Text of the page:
Apple bond sale secures $17 billion

Apple bond sale secures $17 billion

Summary: Tech giant Apple has managed to secure $17 billion via a bond sale to finance a plan to return extra cash to shareholders.


Apple launched into the debt markets Tuesday and was able to secure $17 billion through the non-bank bond as part of plans to placate company shareholders.


During second quarter earnings on April 23, Apple said it would launch a $100 billion capital return program for shareholders as it recorded the first quarterly drop in ten years, making a net profit of $9.5 billion -- down from $11.6bn last year.

Last week, the tech giant said it would buy back $60 billion in shares, which would raise shareholder dividends by 15 percent over the next two years.

The bond sale, Apple's first, took place even though the iPad and iPhone maker has cash reserves of $144.7 billion and not a penny of debt to its name. Economically, to stick to plans which would placate Apple's shareholders, it is cheaper for Apple to raise funds through a bond sale, rather than touch the $100bn cash reserve in accounts outside of the United States -- which would then be liable for heavy U.S. taxes if repatriated.

The Cupertino., Calif-based firm will need to raise roughly $60 billion over the next three years to put money back in the hands of its investors, which include T.Rowe, Vanguard Group and State Street Corporation.

According to the Reuters news agency, investors had a tough time submitting orders quickly enough to jump on the bond deal, attracting over $50 billion in orders by midday in New York.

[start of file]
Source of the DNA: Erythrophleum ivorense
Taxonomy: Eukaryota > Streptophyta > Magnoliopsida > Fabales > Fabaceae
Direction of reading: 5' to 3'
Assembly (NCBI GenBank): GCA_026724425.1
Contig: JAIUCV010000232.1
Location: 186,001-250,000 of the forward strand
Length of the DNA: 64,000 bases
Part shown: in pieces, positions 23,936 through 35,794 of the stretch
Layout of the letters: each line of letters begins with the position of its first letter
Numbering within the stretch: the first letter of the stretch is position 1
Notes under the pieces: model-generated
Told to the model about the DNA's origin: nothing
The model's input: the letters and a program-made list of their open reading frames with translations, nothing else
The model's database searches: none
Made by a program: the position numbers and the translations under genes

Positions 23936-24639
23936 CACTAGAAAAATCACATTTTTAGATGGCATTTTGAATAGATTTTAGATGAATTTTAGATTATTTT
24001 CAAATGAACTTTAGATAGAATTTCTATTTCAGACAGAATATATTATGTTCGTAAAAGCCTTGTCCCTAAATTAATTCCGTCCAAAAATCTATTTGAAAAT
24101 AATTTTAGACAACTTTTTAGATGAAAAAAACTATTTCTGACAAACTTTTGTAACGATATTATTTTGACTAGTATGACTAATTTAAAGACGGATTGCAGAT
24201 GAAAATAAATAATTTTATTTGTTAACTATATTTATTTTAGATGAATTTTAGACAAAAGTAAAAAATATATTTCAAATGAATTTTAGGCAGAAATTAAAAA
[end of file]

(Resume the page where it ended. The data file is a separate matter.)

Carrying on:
Apple's jump into the debt market was led by Deutsche Bank and Goldman Sachs. It is hoped that the capital return program will placate shareholders who have been frustrated by recent share dips in the past few months, triggered by concerns over Apple's future growth.

As noted by the news agency, Apple sold bonds in the increments below:

$1 billion of three-year floating-rate notes, $1.5 billion of three-year fixed-rate notes, $2 billion of five-year floating-rate notes, $4 billion of five-year fixed-rate notes, $5.5 billion of 10-year fixed-rate notes and $3 billion of 30-year fixed-rate notes.

Rajeev Sharma, portfolio manager at First Investors Management commented:

"Apple made its intentions clear that this deal is for shareholder-friendly activity, but they have tremendous metrics and brand recognition. Apple is something everyone wants in their portfolio."

Apple announced the move to double its stock buyback program for investors during the Q2 earnings conference call. This translates in to a $55 billion increase at an average rate of $30 billion per year between August 2012 through December 2015. Apple CEO Tim Cook commented that the tech giant is "very fortunate to be in a position to more than double the size of the capital return program we announced last year."

Topic: Apple

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  • Some nice racket.

    Don't use YOUR money...use somone elses money to buy back your stock.

    And yes...I know...this is not exclusive to Apple...and I am not bashing Apple...this time.
  • Right, IT_Fella

    They have a net profit of close to $10 Billion, cash reserves of almost $145 Billion, and then they go and borrow $10 Billion to increase dividends.

    Other people's money...
  • Beyond Just Smoke & Mirrors Ridiculous!

    Apple loves to mislead the whole world at large, that they actually have anything greater in value than SOFT ASSETS. Sure they owe no money now, but this is effectively going to put them in debt. They don't have debt now, because they Lease almost everything and own no factories to maintain or invest in expanding production. Their hard assets basically consist of some real estate and minor buildings for office space. But most store space, etc is all leased.